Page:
Investigation #1 by Jake Klerlein

I would like to discuss the graphs of the sinusoidal equation y = a sin (bx + c). This type of graph in my opinion is one of the first types of graphs that high school students learn about which is truly different from the basic linear, quadratic and other polynomial equation graphs that high schoolers discuss. Also, I find these types of cyclic graphs interesting. Not only to these graphs have applications in the real world, fields such as electronics, but they create a high "OOOOO, AHHHH" factor for students who have no experience with secondary school mathematics. Putting a sine graph on the overhead calculator in my 8th grade math classes created a buzz of interest. "How do you do that one? What is that? Why does it keep going up and down like that?", were some of the types of questions generated simply by showing my students one example. We then chose to experiment with different values to see what would change. This desire from a student to learn more is essential to them being able to make the most of their education. For these reasons it is worthwhile to discuss the equations of the form y = a sin (bx + c).

To begin let's look at the graph of y = 1 sin x, the simplest form of the above equation. We would like to be able to show our students that all other forms of the equation can be graphed if we know this base form's graph. The other forms of this equation will simply change the amplitude of the graph, its period, or will create a phase shift. By changing the values of a, b, and c one at a time we can see what affect they each have on the graph.


Here it is important that we and our students recognize the cyclic nature of this graph. This can be seen by starting at any point on the graph and tracing along the x-axis. We may begin at x = 0 and trace the graph just beyond x = 6. Here we see one period of this figure. Another period is noticed when we begin just left of -3 on the x-axis and trace just past 3. This cycle always repeats itself if you choose a starting point and trace the graph for a particular distance. Of course, we know this distance to be 2 * pi, but as teachers we would like to engage our students in a discussion so that they may determine the period of this graph for themselves. Also, we see the peaks and valleys of the graph and will change a constant to see how those change. We will also see what changes make the graph slide along the x-axis or move up and down the y-axis. Finally, we will experiment to see if we can make the period of this graph change.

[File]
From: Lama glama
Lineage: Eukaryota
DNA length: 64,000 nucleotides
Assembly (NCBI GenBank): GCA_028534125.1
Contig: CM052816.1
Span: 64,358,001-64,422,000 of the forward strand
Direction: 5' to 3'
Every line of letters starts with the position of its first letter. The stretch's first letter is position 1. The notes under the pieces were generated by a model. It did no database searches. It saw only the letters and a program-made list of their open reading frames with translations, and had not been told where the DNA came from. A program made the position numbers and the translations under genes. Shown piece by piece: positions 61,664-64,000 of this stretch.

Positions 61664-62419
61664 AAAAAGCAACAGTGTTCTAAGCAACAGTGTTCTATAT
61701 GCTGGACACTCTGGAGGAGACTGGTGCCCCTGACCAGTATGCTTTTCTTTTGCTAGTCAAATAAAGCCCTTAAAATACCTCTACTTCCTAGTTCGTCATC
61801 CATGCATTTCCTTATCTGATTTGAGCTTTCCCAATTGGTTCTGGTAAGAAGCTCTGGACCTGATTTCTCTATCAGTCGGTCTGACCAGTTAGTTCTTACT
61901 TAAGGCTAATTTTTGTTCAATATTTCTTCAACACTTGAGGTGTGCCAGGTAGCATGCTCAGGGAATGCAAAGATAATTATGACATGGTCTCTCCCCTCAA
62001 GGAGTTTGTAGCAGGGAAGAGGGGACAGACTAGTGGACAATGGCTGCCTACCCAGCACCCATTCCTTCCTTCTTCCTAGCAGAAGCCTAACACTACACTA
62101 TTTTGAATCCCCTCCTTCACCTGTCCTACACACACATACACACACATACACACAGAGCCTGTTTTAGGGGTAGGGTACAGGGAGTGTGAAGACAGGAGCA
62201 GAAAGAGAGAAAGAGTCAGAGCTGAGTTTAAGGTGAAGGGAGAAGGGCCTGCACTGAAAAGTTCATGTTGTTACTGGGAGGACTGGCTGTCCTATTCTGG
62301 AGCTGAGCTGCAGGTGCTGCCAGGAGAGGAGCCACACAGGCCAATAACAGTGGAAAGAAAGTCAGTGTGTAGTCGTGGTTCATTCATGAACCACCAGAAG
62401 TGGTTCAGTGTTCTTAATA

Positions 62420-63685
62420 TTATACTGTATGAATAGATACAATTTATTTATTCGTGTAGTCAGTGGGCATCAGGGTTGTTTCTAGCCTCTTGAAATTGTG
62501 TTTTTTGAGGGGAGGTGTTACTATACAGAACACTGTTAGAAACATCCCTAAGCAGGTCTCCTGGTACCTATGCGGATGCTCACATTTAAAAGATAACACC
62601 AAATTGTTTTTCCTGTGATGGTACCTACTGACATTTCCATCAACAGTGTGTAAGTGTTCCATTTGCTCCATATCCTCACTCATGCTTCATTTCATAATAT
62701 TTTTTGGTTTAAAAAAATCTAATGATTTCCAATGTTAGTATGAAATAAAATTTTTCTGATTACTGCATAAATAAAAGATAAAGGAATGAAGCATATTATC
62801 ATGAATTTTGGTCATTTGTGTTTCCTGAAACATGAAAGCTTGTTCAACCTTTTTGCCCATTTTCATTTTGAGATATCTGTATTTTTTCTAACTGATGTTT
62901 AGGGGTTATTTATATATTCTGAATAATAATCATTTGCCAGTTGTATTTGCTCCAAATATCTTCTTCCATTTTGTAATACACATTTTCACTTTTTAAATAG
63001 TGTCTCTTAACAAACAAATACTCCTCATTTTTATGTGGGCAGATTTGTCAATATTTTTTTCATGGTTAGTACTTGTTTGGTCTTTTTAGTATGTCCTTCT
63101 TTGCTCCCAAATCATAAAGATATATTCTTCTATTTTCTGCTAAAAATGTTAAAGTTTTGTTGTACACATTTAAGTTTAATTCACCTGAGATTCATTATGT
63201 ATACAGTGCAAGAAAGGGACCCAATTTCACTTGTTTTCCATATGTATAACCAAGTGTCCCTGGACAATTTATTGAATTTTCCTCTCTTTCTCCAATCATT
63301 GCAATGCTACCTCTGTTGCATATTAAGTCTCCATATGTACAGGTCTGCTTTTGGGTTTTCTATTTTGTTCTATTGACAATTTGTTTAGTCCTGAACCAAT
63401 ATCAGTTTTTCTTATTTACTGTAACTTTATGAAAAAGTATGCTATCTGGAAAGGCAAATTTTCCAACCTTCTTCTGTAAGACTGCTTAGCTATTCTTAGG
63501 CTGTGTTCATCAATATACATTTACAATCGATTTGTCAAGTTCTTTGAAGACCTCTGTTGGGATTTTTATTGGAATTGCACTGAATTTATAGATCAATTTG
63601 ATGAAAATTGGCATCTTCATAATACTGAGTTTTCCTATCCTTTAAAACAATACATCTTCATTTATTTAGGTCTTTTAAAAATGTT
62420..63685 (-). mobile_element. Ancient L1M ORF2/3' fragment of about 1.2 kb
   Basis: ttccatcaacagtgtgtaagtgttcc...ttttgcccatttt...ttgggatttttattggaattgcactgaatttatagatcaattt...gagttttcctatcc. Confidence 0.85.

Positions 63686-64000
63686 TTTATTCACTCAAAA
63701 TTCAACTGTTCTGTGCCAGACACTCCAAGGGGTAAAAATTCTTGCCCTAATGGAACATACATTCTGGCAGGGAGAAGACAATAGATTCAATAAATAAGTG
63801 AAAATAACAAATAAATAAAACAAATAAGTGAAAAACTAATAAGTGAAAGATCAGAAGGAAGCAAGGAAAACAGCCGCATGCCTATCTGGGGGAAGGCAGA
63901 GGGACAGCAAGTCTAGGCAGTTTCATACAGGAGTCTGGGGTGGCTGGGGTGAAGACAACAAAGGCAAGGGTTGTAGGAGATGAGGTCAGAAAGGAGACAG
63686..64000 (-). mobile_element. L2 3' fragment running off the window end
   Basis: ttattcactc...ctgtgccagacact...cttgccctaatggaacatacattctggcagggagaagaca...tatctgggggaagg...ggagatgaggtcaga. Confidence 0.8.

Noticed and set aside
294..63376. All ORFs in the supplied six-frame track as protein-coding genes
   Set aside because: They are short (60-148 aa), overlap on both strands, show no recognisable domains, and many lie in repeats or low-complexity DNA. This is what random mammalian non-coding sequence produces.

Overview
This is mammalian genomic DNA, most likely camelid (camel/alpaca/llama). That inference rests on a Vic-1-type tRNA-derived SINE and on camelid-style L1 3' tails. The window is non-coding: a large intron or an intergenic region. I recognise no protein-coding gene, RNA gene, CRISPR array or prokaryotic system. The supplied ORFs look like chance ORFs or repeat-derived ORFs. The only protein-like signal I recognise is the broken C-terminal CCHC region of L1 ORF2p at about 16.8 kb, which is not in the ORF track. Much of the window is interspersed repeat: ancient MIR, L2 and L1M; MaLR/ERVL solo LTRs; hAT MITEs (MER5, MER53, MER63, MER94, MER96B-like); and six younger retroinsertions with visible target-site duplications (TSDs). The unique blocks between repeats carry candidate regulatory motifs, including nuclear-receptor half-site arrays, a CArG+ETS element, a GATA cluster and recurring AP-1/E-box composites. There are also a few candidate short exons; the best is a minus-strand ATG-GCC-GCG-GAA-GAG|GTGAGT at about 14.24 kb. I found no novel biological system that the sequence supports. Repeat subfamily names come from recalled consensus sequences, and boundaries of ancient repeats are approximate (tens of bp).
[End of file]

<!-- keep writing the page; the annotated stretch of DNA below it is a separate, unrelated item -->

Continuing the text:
It is important to change only one variable at a time, so that we may view the affect that is created. Let's begin by varying a.

Here we can see that as "a" gets larger the graph reaches higher maximums and lower minimums. Thus, we know that the value "a" controls the amplitude of the graph. Let's see what happens for a < 1.


By viewing this set of graphs we may lead our students in a discussion that will enlighten them to the fact that when 0 < a <1, the amplitude lessens. Also, the students should come to the conclusion that if a < 0, then the graph reflects on the x-axis and maintains the same amplitude as the graph with the -a multiplied by the sine function.

Now we investigate what changing values of b will do to our graph.

Certainly this picture is quite confusing. Here it is important that we help our students to see the differences in these graphs. The main concept to lead discussion towards is the fact that the graph repeats itself faster as b increases. Thus, the period is shortened bases on the choice of b and by a factor of 1/b. When b = 2, the period of the graph is half that of when b = 1. Likewise, b = 4 has a fourth the period of b = 1 and half that of b = 2.

What happens if 0 < b < 1?

From this graph we can see that if 0 < b < 1 that the period will get longer by the factor 1/b.

What will happen if b < 0.

By viewing the purple and green graphs we see instantly that making b < 0 will reflect the graph about the x-axis, while preserving the period and amplitude. This reflection property can also be seen if we compare our red graph here to the red graph in the diagram above (jump to that graph), as well as looking at the blue curve here and the red curve two graphs above (jump to that graph)

Let's now look at graphs where the value of c varies.

With some careful inspection we can see that changing values of c simply slides the graph left or right along the x-axis. If c is positive then the graph moves the value of c to the left. Likewise if c is negative then the graph slides that distance to the right.

Now that we have seen how the values of a, b, and c affect the graph of the sine function, we should be able to predict how the following sine graphs will appear. Try to determine what each graph will look like and then click the equation to view the graph.

The natural question one would now ask is what will happen to the graph of the sine function if a number is added or subtracted outside the parentheses. Pick your favorite graphing calculator and have fun investigating.


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